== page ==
(Originally posted on the website Continuum…)
THE MOON rose full this evening. Venus watched from the southwest. The sky was clear. The air was cold. It is January. But the world just isn’t quite the same now. My grandmother passed away this morning.
The undesired call came at 7:50 this morning. Sister C informed me that Gram had passed around 7:30. Her words entered my ears and were effective only in the sense that they gave a factual knowledge of the event to my brain. It was a sterile knowledge. It had no influence on my emotions. What did I feel? What did I experience? I was blank. I wasn’t shocked, nor was I numb. Floating was more like it. I spent the day floating, bouncing between the stark reality of Gram’s death on the one hand and the narcotic safety of the remembrance of her sweetness on the other hand. I tried to stay in the middle, equidistant from these two extremes.
CRYING did not happen today, except for a few brief moments when my eyes filled to the brims but did not spill over. At those points I tried to turn my attention back to the things that would produce average emotions: talking to friends at work, checking my email, hunting for coffee when it had run out in our area, checking my email again, nearly gorging myself on pizza and scungili at lunch, etc.
When people asked me about the details of Gram’s passing, I spoke of her sickness and her leaving as if I was talking about someone else’s grandmother. I think I even felt a certain type of sympathy as if I had truly convinced myself of this and was concerned for this poor one who had lost someone dear to him. It just wasn’t happening to me. If I were to tell you what I really believed, I would have told you that I knew that when I walked into Mom’s later, Gram would be sitting up in bed with her tray across her lap, lifting her coffee cup to her lips. Even as I type these words it feels like it is someone else’s story, not mine.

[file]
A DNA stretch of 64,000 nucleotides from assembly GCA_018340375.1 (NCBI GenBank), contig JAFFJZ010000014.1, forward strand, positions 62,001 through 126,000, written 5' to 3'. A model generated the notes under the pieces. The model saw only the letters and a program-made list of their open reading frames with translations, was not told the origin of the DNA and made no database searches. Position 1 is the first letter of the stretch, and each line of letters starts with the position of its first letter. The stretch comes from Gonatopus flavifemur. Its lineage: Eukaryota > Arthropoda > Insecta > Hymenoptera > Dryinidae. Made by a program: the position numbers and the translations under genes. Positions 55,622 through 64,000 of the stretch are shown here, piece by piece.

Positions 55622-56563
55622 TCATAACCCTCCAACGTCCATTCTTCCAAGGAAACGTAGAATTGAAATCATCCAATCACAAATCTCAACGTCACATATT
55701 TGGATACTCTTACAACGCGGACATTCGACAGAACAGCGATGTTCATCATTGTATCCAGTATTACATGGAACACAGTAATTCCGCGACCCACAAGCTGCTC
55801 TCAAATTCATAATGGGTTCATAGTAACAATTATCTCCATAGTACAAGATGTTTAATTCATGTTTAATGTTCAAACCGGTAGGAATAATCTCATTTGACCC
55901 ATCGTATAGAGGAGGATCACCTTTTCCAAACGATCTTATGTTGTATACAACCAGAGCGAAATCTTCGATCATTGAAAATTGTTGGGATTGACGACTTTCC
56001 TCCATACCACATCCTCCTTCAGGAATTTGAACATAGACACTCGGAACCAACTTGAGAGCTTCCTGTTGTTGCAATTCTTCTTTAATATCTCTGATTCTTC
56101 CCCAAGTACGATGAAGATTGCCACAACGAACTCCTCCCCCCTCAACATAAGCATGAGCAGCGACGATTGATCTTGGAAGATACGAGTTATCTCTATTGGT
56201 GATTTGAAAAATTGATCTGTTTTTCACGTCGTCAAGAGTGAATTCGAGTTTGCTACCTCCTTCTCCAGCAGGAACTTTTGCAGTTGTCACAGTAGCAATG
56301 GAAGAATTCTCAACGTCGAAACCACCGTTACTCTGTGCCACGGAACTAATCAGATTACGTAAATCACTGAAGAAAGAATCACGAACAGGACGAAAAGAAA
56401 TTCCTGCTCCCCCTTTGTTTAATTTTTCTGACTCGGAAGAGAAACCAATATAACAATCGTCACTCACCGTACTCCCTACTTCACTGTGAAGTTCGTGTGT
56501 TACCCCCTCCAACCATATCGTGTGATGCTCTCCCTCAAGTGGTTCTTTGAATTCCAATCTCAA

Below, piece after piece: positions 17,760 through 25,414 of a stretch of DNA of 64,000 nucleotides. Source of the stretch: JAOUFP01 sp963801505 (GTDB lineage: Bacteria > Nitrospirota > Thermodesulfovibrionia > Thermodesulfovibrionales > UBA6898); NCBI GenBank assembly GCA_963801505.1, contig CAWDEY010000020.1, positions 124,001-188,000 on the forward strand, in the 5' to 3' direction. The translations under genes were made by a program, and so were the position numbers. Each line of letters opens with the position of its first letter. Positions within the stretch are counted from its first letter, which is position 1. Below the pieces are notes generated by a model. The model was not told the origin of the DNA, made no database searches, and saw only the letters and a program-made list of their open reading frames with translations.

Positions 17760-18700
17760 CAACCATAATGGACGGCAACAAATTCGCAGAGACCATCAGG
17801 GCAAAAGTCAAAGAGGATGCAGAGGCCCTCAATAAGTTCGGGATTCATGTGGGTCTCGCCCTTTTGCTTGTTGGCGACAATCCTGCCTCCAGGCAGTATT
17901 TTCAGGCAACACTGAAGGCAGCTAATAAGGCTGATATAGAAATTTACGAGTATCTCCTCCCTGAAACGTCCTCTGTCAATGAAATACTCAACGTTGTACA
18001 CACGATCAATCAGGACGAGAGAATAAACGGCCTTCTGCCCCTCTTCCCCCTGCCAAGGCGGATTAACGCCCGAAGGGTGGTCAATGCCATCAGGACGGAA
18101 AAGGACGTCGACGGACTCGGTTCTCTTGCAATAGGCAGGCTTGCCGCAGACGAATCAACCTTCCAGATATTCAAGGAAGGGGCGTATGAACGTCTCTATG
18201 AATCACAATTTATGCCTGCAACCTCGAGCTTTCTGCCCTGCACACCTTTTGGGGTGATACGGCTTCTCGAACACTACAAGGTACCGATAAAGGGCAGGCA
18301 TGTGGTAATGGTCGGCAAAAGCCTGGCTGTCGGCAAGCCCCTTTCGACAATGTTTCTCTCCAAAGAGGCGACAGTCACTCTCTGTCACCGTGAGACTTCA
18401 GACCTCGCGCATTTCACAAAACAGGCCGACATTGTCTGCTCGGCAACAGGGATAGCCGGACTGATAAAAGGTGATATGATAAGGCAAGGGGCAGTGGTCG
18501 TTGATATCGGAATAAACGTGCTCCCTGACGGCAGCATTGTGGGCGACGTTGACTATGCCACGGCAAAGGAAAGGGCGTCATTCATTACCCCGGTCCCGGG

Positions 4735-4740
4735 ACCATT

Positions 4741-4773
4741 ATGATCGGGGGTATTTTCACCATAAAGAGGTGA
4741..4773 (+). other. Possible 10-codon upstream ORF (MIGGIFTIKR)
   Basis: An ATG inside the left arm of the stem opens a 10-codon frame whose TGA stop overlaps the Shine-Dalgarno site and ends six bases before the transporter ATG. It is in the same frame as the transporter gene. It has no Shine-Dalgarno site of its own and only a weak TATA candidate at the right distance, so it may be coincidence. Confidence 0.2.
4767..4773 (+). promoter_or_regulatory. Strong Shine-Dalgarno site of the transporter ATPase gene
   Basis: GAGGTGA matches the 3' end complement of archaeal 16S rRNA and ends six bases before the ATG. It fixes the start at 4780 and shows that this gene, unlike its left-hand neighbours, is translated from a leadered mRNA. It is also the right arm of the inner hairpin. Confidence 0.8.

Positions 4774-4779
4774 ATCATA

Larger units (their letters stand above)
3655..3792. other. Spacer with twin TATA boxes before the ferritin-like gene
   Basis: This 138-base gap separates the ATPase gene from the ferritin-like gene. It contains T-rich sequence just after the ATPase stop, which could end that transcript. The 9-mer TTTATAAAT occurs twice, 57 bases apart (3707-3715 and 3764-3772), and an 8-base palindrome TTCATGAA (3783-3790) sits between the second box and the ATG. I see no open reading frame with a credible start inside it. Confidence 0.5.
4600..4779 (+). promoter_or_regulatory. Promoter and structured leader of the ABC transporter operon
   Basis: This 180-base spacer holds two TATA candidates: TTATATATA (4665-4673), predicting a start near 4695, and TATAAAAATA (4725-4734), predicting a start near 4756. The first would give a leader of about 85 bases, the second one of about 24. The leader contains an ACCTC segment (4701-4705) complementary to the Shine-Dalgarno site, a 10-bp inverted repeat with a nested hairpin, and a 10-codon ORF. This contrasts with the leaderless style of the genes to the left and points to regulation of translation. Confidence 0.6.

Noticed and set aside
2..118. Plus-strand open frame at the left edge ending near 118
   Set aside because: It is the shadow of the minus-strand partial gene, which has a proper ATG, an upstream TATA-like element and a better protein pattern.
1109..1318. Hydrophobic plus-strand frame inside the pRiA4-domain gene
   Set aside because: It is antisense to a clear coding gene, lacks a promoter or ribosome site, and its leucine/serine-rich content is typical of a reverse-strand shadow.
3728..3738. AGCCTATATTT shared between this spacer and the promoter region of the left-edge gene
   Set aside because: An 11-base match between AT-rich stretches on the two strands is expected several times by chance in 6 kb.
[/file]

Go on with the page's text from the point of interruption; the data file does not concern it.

THOSE OF US who were able gathered at Mom’s yesterday to be near Gram and one another. Mom, Aunt M, Sister C and I were there for most of the day. Later we brought our children. A few of my cousins were able to be there. It was good to see Cousin A P and Cousin C, whom I hadn’t seen in quite a while.
Cousin P came and for me it was like he brought fresh strength with him. When someone said that he had arrived, I jumped to my feet. It felt so good to shake his hand and to see his face.
COUSIN P and I spent a lot of time together while we were growing up. We are only two years apart in age, he being the elder. Many of our childhood days were spent at Gram’s house. What summers we had! What adventures! There was the tree house so high up that I only had courage to climb all the way up to it but one time, and that only to poke my head in for a look and then right back down I went! There was the “Indian Trail.” I was convinced that Indians truly made it in times of old. One of our passions was stock car racing. We drove the “Dune Buggy” around the field for hours pretending that we were Whip Mulligan, Stan Polaski, Frankie Schneider or the “Double Zero” Buzzy Rudemin. We would ride our mini bikes until the palms of our hands were red and itched like mad from the vibrations. In the winter we had the snowmobile. We would put our sisters into the sleigh and cruise across the field at top speed while they held on for dear life. And who could count the number of hours we spent around the pool table?